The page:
Late winter/early spring. For the last four years this is the time of year I have always dreaded. No, not because the snow is gone and the flowers and baby animals are emerging. That part is quite wonderful. I dread it because for these few months I will be planning, schmoozing, and traveling non-stop for auditions for ballet companies. Companies hold auditions now to look for dancers that they wish to hire for next season. In the ballet world, employment revolves around the performance season which runs from fall to spring, not unlike a school year. For the end of this season I will be an apprentice with the Pittsburgh Ballet Theatre (YAY!) but nothing is guaranteed that I will have that job again next season. Hence why I am now auditioning like crazy. Now that I have broken into the professional realm of the ballet world hopefully it won’t be as hard for me to stay there as it is to get in. Only time will tell…
This past weekend I made a quick 24 hour trip to Chicago for an audition on Saturday afternoon. After the audition I met up with my good friends from high school that now attend Northwestern University. I was crashing at their apartment for the night. Connections are key at this time of year too. Not only will it help you get you more quickly noticed at an audition, but if you know a friend in a city you are traveling to, staying with them considerably cuts down on travel costs. Thanks goodness for friendly friends! Anyway, After the audition we went into downtown Chicago, bought a few things at a record store and had a delicious meal at a Mexican restaurant: Buena Vista.
It was a teeny tiny little restaurant. The dining area was incredibly small, the legal maximum occupancy was only 19 people to just give you an idea. The kitchen was almost the same size as the restaurant. To get to the restroom, I had to walk through the kitchen. I can’t say that is highly comforting as a diner (someone could misbehave on their way back to pee) but at the same time it was pretty fun to see a behind the scene look at this small family run restaurant. When we walked in the owner’s family (I’m assuming) was sitting at a table near the kitchen finishing up their meals and speaking rapidly in Spanish. If I owned this place or knew the owner I’d be eating here every night too. The food was simple yet delicious. right after we sat down we were brought two homemade salsas, one regular and one green, and a bowl of homemade chips. We then ordered some guacamole to munch on too as we picked our entrees. I decided to go with the enchiladas de mole. Steaming, they came out sandwiched between some refried beans and seasoned rice. Every individual part of that meal was delicious. The enchiladas were filled with incredibly tender chicken. There was not much more to the meal than what met the eye but there didn’t need to be. It was so deliciously simple and comforting that I was for the moment distracted by how much my mouth was burning from the spice.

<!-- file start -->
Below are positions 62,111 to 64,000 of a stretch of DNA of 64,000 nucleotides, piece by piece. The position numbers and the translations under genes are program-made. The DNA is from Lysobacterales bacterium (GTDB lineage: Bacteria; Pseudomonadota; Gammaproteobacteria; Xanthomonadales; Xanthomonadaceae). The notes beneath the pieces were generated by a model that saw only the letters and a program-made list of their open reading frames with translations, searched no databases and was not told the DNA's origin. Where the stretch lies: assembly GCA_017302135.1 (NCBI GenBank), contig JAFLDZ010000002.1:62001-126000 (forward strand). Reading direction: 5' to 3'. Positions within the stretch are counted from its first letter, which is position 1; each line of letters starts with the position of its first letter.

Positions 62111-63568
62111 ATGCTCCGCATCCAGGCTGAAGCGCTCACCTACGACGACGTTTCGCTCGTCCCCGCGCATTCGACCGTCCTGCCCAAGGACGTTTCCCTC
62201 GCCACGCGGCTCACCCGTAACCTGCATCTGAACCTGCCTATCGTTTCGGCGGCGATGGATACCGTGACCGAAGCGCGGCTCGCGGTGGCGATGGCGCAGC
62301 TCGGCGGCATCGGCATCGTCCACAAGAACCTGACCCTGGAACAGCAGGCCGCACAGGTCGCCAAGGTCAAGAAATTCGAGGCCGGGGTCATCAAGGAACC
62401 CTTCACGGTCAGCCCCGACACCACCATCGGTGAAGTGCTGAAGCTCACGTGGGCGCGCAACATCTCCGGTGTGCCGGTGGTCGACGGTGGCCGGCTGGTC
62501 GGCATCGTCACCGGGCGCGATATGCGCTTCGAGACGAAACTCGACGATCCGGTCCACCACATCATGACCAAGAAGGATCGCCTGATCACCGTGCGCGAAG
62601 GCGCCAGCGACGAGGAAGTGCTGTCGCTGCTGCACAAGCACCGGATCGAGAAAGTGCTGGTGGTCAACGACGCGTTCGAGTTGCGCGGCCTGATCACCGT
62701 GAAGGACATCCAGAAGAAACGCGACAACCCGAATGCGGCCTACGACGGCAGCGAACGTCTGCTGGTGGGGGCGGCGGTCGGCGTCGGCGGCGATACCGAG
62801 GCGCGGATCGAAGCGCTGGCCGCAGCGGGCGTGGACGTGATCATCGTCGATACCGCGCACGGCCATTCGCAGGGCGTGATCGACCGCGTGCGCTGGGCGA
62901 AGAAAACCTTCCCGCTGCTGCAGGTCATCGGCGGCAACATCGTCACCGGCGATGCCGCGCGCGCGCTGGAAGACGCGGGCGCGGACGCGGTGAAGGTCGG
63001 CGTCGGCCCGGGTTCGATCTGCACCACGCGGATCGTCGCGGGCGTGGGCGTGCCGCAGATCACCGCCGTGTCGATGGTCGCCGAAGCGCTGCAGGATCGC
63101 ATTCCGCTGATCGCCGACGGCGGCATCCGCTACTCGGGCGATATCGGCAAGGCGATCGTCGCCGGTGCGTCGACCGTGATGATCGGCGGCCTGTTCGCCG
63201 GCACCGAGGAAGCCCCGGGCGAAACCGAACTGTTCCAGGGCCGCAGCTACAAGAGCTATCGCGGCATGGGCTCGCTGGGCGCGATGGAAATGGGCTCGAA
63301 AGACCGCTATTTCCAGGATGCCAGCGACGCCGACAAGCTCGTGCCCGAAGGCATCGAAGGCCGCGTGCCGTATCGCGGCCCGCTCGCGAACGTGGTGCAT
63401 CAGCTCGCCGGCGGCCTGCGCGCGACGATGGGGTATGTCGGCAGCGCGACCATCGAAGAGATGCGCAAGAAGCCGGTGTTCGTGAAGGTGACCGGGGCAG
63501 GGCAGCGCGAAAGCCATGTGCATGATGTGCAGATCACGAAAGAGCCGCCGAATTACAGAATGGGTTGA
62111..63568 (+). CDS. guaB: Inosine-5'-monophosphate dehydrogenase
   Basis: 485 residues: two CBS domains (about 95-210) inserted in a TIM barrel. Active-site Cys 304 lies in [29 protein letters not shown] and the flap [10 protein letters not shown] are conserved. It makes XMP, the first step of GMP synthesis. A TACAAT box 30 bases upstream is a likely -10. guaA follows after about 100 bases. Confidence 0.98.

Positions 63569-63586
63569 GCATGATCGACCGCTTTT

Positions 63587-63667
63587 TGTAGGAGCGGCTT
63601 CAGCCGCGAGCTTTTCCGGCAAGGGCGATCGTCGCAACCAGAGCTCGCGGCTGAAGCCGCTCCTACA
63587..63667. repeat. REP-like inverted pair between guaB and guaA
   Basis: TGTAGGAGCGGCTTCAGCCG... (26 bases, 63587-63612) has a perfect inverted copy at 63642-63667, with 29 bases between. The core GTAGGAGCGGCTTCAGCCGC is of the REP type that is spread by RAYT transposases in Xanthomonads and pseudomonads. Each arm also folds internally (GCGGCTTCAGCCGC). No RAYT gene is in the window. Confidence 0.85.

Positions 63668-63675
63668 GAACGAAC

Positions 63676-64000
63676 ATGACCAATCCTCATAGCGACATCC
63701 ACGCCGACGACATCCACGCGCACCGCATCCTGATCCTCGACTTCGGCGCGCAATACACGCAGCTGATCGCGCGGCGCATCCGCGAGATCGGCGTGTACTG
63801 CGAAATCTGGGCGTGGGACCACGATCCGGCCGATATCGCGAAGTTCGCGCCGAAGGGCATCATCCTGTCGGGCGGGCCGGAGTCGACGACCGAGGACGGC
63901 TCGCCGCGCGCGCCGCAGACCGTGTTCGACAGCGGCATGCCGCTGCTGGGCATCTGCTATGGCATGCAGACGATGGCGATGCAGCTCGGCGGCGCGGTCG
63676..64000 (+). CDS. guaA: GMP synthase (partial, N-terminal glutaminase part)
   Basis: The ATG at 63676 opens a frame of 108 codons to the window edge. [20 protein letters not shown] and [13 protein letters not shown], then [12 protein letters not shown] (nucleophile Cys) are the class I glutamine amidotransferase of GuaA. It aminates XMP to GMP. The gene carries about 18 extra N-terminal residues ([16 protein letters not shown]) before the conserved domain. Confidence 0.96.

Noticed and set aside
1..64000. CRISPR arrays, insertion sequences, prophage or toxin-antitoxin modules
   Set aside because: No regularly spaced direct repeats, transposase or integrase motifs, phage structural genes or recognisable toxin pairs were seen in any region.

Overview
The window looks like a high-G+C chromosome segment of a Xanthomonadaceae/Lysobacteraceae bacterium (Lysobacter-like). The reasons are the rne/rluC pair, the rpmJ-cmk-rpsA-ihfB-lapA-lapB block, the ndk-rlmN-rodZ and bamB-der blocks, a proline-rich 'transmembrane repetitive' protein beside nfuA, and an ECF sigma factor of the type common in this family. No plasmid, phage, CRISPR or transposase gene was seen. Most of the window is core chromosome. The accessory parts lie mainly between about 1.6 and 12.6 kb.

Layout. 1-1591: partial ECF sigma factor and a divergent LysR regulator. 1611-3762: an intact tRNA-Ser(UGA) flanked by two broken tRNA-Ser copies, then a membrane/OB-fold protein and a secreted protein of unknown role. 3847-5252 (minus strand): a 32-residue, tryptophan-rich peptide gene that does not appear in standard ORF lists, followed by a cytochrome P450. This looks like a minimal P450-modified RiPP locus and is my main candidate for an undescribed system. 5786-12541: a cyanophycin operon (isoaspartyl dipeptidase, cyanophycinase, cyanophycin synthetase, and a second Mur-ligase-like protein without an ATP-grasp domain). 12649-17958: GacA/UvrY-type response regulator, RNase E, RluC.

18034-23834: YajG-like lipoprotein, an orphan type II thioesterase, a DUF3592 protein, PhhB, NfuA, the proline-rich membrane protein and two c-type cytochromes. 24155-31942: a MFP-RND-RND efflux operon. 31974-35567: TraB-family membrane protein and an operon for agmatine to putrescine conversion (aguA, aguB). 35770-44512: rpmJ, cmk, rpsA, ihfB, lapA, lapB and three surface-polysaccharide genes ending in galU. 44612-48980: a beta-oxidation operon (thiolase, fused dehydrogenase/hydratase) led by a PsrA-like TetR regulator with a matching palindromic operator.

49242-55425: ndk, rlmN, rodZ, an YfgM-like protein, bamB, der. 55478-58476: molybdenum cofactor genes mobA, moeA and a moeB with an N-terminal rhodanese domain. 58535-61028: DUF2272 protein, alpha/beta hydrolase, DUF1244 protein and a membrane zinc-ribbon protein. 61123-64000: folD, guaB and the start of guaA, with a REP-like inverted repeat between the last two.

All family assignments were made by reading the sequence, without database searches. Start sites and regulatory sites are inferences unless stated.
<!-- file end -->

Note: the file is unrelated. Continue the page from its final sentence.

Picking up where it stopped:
I finished off my time in Chicago with some quality college entertainment (you know) and then left to fly home the next morning. Once I returned home it was time to prepare for the Superbowl! I landed around 3:30 so there wasn’t much time for me to cook before heading to a friend’s apartment to watch the game but I of course wanted to contribute something. A few days before I was browsing through my Mark Bittman cookbook “The Food That Matters Cookbook” and found a recipe for hummus. In the cookbook it takes the hummus one step further and instructs you on how to serve it hot. However since I was to be transporting my batch I just left it room temperature. I have been wanting to make my own hummus for years but I didn’t have a food processor or a blender. Now that I am back at home, the kitchen supplies at my disposal have been opening the doors to my culinary adventures left and right.
With only a handful of ingredients and requiring only a total of 10 minutes to make this was one of the easiest and most rewarding things I have made in a while. By the time the game was over last night ALL of my hummus was gone. (There were only 4 of us there eating it.) I’m not sure I will ever go back to store-bought hummus. Here is the recipe, with a few adaptations I made. Give it a try!
3 cups cooked or canned chickpeas, drained
1/2 cup water
1 or 2 garlic cloves
1/4 cup olive oil, or to taste
1/4 cup tahini, or to taste
salt and black pepper
3 tablespoons lemon juice, or to taste
chopped fresh parsley, for garnish
Put the chickpeas, water, garlic, olive oil, and tahini in a blender or food processor. Sprinkle with salt and pepper. Puree for a minute or two until the mixture is very smooth. Add the lemon juice and blend again until it is incorporated. At this point you can adjust it to your liking by adding more of any ingredient to change the taste, consistency, or both. I just kept taking little tastes and adding more of this and that until it tasted just the way I like it. In the cookbook, Mark Bittman gives recommendations of other ingredients to add like roasted red peppers and spices to change up the flavor of the hummus. Being the first time I made it I just stuck with the original flavor. Next time I think I’ll add something to kick it up a notch. Maybe some roasted garlic. Yum. I took it to my friend’s apartment with some pita and chopped veggies and like I said, it was all gone by the time I left. Hope it’s as successful for you if you decide to give it a try!